The stability of endogenous Ci is regulated by the UPS in vivo.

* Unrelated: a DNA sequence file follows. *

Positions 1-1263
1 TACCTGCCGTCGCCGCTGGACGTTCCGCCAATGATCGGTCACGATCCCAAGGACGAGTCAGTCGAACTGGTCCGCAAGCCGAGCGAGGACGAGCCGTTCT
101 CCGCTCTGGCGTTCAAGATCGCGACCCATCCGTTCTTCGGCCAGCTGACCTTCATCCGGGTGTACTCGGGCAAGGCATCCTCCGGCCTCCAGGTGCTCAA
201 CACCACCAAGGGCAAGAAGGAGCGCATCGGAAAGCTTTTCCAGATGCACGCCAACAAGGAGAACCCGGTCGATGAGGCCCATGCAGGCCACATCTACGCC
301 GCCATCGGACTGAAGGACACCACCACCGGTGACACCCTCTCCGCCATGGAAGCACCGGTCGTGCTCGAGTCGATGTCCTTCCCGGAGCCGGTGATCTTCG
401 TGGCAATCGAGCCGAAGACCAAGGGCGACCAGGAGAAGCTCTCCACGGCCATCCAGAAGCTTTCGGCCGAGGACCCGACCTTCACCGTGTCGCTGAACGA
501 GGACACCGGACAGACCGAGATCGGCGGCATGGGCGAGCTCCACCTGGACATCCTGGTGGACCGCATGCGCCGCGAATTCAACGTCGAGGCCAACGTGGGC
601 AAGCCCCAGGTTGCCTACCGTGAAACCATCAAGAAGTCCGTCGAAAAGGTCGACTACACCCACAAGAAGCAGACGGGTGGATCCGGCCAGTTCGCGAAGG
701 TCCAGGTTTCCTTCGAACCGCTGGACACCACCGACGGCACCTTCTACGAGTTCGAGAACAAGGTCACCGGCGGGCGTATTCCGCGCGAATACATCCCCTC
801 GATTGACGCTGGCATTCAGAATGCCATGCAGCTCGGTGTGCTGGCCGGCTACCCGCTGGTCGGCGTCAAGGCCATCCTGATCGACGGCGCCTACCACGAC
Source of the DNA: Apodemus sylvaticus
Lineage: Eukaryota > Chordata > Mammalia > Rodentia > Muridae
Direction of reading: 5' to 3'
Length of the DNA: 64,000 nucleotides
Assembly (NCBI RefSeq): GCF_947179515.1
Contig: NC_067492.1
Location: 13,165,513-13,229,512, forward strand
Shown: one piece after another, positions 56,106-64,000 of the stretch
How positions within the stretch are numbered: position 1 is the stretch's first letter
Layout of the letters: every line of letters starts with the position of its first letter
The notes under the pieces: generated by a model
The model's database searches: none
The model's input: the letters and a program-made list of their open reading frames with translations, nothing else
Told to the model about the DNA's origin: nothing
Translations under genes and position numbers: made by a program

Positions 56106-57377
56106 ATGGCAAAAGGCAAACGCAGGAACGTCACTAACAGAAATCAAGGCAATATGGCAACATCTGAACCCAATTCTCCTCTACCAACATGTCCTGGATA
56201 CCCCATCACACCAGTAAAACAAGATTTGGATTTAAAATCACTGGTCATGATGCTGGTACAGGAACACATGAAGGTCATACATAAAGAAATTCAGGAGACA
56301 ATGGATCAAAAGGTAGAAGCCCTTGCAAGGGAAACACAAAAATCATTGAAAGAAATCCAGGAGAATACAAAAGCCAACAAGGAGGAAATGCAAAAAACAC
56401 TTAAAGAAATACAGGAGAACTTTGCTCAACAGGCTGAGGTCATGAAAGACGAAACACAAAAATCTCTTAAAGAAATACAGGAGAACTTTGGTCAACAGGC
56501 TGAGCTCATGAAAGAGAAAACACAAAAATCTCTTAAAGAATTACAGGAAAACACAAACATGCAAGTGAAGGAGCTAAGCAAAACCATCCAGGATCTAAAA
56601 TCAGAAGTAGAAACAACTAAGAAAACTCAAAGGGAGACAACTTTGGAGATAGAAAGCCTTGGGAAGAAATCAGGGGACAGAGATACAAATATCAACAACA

(A–C) UPS inhibition protected CiFL from degradation in the wing disc. CiFL, detected with the 2A1 antibody, accumulated abutting the anterior/posterior (a/p) boundary (marked by the dashed line) of a wildtype wing disc treated with DMSO (A). Incubation with the UPS inhibitor MG132 led to accumulation of CiFL in more anterior cells in the wing disc (B), while the lysosomal inhibitor E64 had no obvious effect (C). (D and E) Blockage of ubiquitination in the wing disc by overexpressing UAS-ubp resulted in accumulation of CiFL in more anterior cells (E). MS1096-Gal4 (G4), which was used in Figures 2, 3, 4 and 6 to drive transgene expression at a much higher level in the dorsal compartment of the wing disc (indicated by a box bracket), did not alter the stability of CiFL (D). (F–O) Genetic manipulation to disrupt UPS- or lysosome-mediated protein degradation in wing discs. Knockdown of the 19S proteasome subunit Mov34 by RNAi (F) or disrupting the function of the 20S proteasome core particle b2 subunit by expression of a dominant negative temperature-sensitive DTS7 transgene (G) in the dorsal compartment of wing discs (indicated by box brackets) resulted in significant accumulation of CiFL. In contrast, the expression pattern of CiFL was not altered when the lysosomal function was disrupted by Hrs RNAi (H, box bracket) or in HrsD28 loss-of-function somatic clones (J–L, arrowheads). As a control, accumulation of Delta protein (Dl), which normally undergoes endocytosis to the lysosome, was observed when Hrs function was disrupted (I, M–O). HrsD28 loss-of-function clones were negatively marked by nuclear GFP (nGFP; K and N). Note that the MS1096-Gal4 driver alone did not alter the expression patterns of CiFL or Dl in wing discs (see Figure S1).